Lake Success

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Lake Success
352 pages; Random House
The prototypical Shteyngart hero is an endearing (if slightly unlikable) doofus with a nerd bod and thick glasses who bravely squares off against bullies. But the Absurdistan author ups the ante with Lake Success (Random House), double-daring us to root for his hopelessly politically incorrect antihero, Barry Cohen, a hedge funder who's bet it all on a bottom-feeding drug company. After a drunken run-in with his wife gets out of hand, Barry plots a hasty escape from her, their autistic 3-year-old son, and his imploding business, hurling his cell phone into a trash can at New York City's Port Authority bus terminal. Carrying only a case full of expensive watches he can't bear to leave behind, he boards a 4 a.m. Greyhound to reunite with an ex he hasn't seen or heard from in 20-plus years, now living in El Paso.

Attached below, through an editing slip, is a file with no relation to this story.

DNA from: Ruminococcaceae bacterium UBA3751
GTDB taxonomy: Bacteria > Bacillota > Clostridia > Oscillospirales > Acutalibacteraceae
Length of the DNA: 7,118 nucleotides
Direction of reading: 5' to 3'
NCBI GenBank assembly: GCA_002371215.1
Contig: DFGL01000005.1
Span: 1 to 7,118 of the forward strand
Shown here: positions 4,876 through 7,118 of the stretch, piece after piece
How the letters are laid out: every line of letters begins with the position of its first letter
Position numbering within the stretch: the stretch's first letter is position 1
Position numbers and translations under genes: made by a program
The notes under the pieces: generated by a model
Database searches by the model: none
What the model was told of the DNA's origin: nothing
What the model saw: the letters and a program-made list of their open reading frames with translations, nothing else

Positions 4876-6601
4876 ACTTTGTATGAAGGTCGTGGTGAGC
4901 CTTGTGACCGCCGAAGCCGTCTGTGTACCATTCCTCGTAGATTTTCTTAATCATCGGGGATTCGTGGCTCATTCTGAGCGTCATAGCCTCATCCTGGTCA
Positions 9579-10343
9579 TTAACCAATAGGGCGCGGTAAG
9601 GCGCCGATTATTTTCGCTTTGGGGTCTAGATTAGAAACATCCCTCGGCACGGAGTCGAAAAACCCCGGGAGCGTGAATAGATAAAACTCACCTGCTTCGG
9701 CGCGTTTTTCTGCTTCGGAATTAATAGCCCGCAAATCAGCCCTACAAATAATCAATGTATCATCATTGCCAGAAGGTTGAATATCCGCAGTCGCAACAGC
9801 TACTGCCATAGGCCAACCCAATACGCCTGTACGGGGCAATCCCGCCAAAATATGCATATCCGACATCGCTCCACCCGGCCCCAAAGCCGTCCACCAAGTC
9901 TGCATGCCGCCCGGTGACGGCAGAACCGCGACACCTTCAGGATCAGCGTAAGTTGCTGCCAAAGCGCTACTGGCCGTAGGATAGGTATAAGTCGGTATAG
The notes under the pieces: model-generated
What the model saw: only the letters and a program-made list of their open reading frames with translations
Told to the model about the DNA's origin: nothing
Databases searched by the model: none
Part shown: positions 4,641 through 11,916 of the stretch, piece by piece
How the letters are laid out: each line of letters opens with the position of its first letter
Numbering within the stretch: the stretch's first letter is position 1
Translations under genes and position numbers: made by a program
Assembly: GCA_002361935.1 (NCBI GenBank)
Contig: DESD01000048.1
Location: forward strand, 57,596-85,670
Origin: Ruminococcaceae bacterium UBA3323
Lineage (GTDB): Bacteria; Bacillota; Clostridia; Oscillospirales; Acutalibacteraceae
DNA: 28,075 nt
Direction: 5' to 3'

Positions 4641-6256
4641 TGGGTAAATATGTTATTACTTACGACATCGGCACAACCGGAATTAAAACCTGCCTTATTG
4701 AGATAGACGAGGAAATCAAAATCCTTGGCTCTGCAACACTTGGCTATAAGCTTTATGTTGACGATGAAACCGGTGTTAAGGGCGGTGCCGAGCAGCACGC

Imagining himself to be on a Kerouac-esque field trip to slip the "surly bonds" of Park Avenue and find "refuge in America," Barry gets a crash course in how the other 99.5 percent lives. Each encounter with drug dealers, truck drivers, and preachers, while passing through Baltimore, Richmond, Atlanta, and points west, is a chance for him to repurpose the "friend moves" he's used on would-be investors to charm his fellow travelers. These face-offs are both painful and hilarious, like a twisted hybrid of Dostoevsky and Ali G. And they provide a much-needed dose of reality, nudging Barry toward a realization that no amount of money will make his wife love him or enable his child to speak.

With Lake Success, Shteyngart manages to satirize identity politics and vulture capitalism while tenderly probing the intricacies of love and parenthood. For all its snark, the novel is devastatingly poignant—and finally hopeful. If even Barry can get kinder and gentler, so can America itself.
— Lisa Zeidner